The toll is fuelling support for anti-establishment politicians in an unusually busy campaign period, with 11 Latin countries holding elections this year. 

Brazil and Colombia follow next year. 

In many cases, the right was in power when the pandemic hit, so rising discontent is benefiting candidates on the left or the far left.

A Marxist-Leninist is poised to become Peru’s next president. 

A communist is among the frontrunners to replace right-of-centre Sebastián Piñera in Chile. 

Violent protests against Colombia’s government are improving prospects for its leftwing rivals. 

In Brazil the posturing of rightwing populist Jair Bolsonaro is helping his radical alter ego, ex-president Luiz Inácio Lula da Silva, establish a lead in the polls.

Fear of what comes next is holding back investment at a vulnerable time. 

The 2010s were a lost decade. 

Growth was undermined by falling prices for commodities, which make up more than half of exports in most of the region’s economies. 

Foreign investors started to shy away from Latin American stocks and bonds when commodity prices collapsed, and have yet to return. 

Pessimism shrouds the continent. 

Over the long term, commodity prices rise no faster than inflation, and that has left resource-dependent Latin America essentially dead in the water. 

My research shows that Brazil, Chile, Mexico and Colombia are no richer in per capita income, relative to the US, than they were in 1850 (when comparative records begin). 

Argentina, Peru and Uruguay are significantly poorer. 

The average Argentine income is now 33 per cent of the average American income, down from 55 per cent in 1850.

Nonetheless, in decades when commodity prices boomed, so did Latin America. 

When prices rose sharply in the 1970s and 2000s, so did the pace of growth, and the number of the region’s economies growing fast enough to see their average incomes converge with the US. 

In decades when commodity prices stumbled, so did Latin America, most recently in the 2010s.

Given the cyclical nature of commodity prices, however, a bad decade was often the harbinger of a better one to come. 

In the 2010s weak prices discouraged investment in oilfields, mines and other raw material production worldwide. 

Supplies are tight, inventories are low. 

As the global economy rebounds, demand is rising for commodities of all kinds, particularly those required in electric cars and greener homes and buildings.

Recent wobbles aside, commodities appear to be entering a new “supercycle” of rising prices.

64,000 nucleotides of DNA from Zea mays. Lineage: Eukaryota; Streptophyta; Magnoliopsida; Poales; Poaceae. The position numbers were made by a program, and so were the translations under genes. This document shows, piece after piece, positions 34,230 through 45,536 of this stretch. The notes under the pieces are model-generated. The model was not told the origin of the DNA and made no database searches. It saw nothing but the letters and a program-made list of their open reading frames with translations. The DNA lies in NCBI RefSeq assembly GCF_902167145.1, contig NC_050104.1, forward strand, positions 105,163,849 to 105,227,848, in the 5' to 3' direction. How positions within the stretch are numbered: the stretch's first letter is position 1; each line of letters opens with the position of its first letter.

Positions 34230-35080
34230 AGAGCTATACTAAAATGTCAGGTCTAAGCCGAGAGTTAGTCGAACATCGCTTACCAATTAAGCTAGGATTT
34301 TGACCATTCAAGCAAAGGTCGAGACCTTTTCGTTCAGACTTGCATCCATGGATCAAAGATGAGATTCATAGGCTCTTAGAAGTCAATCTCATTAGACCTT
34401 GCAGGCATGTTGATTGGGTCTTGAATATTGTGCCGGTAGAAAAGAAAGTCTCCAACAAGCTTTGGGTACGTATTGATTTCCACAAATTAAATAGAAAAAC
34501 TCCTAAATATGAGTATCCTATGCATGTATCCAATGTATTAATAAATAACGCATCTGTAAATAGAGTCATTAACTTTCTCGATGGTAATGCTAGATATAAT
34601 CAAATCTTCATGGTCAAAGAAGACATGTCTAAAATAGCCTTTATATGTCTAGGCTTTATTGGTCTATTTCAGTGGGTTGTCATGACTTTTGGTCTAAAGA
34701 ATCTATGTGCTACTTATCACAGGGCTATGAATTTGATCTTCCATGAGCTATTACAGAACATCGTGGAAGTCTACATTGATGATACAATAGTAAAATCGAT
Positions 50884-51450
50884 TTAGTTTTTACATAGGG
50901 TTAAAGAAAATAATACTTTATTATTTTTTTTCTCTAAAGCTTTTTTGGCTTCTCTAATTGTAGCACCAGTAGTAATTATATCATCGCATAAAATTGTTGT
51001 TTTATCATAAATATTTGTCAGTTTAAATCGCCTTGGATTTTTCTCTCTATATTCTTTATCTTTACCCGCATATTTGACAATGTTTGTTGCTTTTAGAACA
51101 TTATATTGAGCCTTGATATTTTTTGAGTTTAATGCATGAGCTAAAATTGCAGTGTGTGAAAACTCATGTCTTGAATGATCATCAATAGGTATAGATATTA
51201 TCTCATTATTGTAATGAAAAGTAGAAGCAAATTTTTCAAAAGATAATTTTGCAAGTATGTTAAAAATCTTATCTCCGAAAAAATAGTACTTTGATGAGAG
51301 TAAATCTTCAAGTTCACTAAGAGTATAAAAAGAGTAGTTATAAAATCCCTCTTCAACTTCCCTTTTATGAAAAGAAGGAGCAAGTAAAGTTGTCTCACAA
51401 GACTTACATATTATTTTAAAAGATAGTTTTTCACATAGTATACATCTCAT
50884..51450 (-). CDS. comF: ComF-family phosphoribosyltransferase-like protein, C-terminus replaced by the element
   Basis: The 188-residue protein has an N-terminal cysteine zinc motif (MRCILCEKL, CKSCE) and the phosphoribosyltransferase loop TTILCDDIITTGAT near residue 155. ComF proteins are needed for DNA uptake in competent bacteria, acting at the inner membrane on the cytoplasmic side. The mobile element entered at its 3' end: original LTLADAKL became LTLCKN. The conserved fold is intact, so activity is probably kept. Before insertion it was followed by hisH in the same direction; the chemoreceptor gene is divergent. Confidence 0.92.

Latin American countries, as major exporters of soyabeans, green metals and other commodities, should benefit more than most. 

Peru and Chile alone supply 40 per cent of the world’s copper.

The hope for the region is that the commodity boom proves strong and long enough to overcome doubts about the new wave of populists. 

Financial crises have a way of moderating the behaviour of even the most committed radicals.

Lula took office after the crises of the 1990s and surprised many by focusing, at least in his early years, on keeping inflation in check and controlling his spending impulses. In Mexico, President Andrés Manuel López Obrador has borne out investor fears in many ways save for a critical one: budget discipline. 

His refusal to spend heavily on pandemic relief has alarmed some but left Mexico less indebted than many other emerging nations.

The current crop of socialists and communists could prove less successful at the polls or less radical in office than widely feared. 

If the political dramas do recede, Latin America would be free to be itself; a region of commodity dependent economies, rising with global prices, so long as the upward swing lasts.

The writer, Morgan Stanley Investment Management’s chief global strategist, is author of ‘The Ten Rules of Successful Nations’ 

Commodities dented by worries over Delta variant and China’s economy

Broad rally in raw materials prices loses momentum in the face of ‘growing uncertainties’

FT Reporters

Opec and its allies failed to reach an agreement on raising oil production earlier this month © REUTERS

From crude to copper and corn, commodity prices slipped on Monday, knocked by the spread of highly infectious coronavirus variants and concerns about slowing growth in China, the world’s biggest consumer of raw materials. 

Brent, the international oil marker, fell as much as 1.7 per cent to $74.27 a barrel, while copper dropped 1.1 per cent to $9,390 a tonne — leaving it more than $1,000 below the record high reached in May.

Gold was also weaker as the dollar rose, something that makes the previous metal more expensive for holders of other currencies. 

It fell 0.6 per cent to $1,800 a troy ounce. 

Corn was trading at $6.23 a bushel, down 20 per cent from this year’s peak in May, as some market bulls retreated owing to the recent rains in the US midwest.